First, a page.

1. The story of the stilling of the storm serves to reassure us on an individual, personal level. In times of grave danger or crisis - when a natural human reaction is to wonder whether or not there is a God, and if so, whether God is even aware of my problem – we try to wake God up to take care of us. We cry out like the writer of Psalm 13, a psalm of David: How long, O Lord? Will you forget me forever? How long will you hide your face from me? How long must I bear pain in my soul, and have sorrow in my heart all day long? Likewise, the disciples beg, in disbelief, “Teacher, do you not care that we are perishing?” And Jesus responds with a question of his own: “Why are you afraid? Have you still no faith?” Don’t they realize that Jesus is in the boat with them?
  2. The stilling of the storm reassures us that in times of social change and global distress, such as what we are experiencing now, Jesus Christ is Lord of all, that God is ruler of nature and of history and that Jesus is present with us in our anxiety. This is a little harder to grasp because we can only see our present time, not the longer sweep of history. Maybe you recall the despair of Job, the quintessential sufferer: “My spirit is broken, my days are extinct, the grave is ready for me. …where then is my hope?” (Job 17: 1, 15a) And God answers Job out of the whirlwind, the storm, with that great question: “Where were you when I laid the foundation of the earth?” (Job 38:4a) God puts us in our place and at the same time says, “Don’t worry about it.”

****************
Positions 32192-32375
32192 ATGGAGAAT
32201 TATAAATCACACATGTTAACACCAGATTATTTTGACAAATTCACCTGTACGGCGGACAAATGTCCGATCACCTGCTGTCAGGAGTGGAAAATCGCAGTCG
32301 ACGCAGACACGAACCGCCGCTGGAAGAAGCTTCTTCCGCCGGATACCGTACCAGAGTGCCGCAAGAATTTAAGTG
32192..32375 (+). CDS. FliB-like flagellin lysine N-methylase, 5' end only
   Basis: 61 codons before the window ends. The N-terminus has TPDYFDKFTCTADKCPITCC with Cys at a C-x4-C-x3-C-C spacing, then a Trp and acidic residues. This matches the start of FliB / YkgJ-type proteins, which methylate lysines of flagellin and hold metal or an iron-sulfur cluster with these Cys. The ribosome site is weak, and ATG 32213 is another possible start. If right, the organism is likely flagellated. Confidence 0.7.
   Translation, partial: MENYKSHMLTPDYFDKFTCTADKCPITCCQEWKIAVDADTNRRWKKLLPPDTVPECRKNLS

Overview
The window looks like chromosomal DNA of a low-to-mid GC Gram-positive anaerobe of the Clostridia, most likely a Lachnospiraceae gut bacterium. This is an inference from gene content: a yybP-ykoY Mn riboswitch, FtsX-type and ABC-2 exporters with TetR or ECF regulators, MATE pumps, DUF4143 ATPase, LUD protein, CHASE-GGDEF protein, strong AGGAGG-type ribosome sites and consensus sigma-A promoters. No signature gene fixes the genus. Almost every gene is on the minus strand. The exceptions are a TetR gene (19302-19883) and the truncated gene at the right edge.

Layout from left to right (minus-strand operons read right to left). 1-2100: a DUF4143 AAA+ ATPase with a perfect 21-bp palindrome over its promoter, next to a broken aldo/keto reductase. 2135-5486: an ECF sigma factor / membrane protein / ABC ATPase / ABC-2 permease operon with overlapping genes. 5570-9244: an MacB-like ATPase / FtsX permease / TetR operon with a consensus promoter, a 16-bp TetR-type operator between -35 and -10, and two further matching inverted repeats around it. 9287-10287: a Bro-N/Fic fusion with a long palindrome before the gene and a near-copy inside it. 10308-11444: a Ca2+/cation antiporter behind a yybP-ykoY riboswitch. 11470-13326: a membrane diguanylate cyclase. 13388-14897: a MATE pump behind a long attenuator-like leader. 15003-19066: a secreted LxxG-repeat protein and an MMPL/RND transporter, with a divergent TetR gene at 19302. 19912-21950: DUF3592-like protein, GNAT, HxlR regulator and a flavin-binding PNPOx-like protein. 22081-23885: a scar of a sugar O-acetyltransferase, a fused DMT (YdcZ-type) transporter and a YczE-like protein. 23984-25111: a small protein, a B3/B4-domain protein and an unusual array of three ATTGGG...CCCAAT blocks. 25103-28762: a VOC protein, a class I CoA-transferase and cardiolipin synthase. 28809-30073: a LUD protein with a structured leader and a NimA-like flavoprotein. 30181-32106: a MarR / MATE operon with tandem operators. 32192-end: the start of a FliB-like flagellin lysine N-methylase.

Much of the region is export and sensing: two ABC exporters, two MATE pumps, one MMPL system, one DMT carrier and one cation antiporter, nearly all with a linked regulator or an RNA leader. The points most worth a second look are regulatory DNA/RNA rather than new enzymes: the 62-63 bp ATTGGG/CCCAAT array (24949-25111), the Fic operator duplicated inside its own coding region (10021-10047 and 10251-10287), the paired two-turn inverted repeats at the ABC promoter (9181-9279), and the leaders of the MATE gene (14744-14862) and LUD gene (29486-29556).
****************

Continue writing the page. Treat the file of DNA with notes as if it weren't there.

3. But we do worry, we are anxious – on all fronts, global and personal. One affects the other; everything churns within us. But we can take a lesson from David, the shepherd boy. David defeated Goliath with five smooth stones and a sling shot. So…what are your five smooth stones?

Some years ago, I experienced several panic attacks – shaking, dizzy, nauseous. What was wrong with me? Classic panic attack, my doctor said. What to do? Don’t get stuck in the middle of a crowd; always have a way out. Breathe deeply. Visually focus on something outward. I have a friend who has been suffering from acute anxiety attacks. One way to cope? He focuses his attention on a computer game until the attack passes.

As Jesus people, caught up along with everyone else in the confusion and changes of our anxious times, we need to focus also. Where is Jesus, in our particular situation? What exactly would Jesus have us do? I believe the answer is to keep feeding people – literally, with food through all that we do in this congregation, from the Bound Brook Soup Kitchen to S.H.I.P. to God’s Co-op Pantry; and spiritually, with the word of God, through those missions and through worship and teaching and proclaiming and loving one another.

If we keep our focus on Jesus, the Word of God incarnate, if we keep alert for the presence and movement of the Holy Spirit, God will reveal himself and will supply the resources and energy we need to weather the storm, just as happened with David as he faced Goliath, just as happened with the disciples in that boat on the Sea of Galilee.

Be still and know that I am God, writes the psalmist. Peace … be still.

Rev. Kathryn Henry
Peapack Reformed Church
Gladstone, NJ
June 24, 2018

khenryRev. Kathryn Henry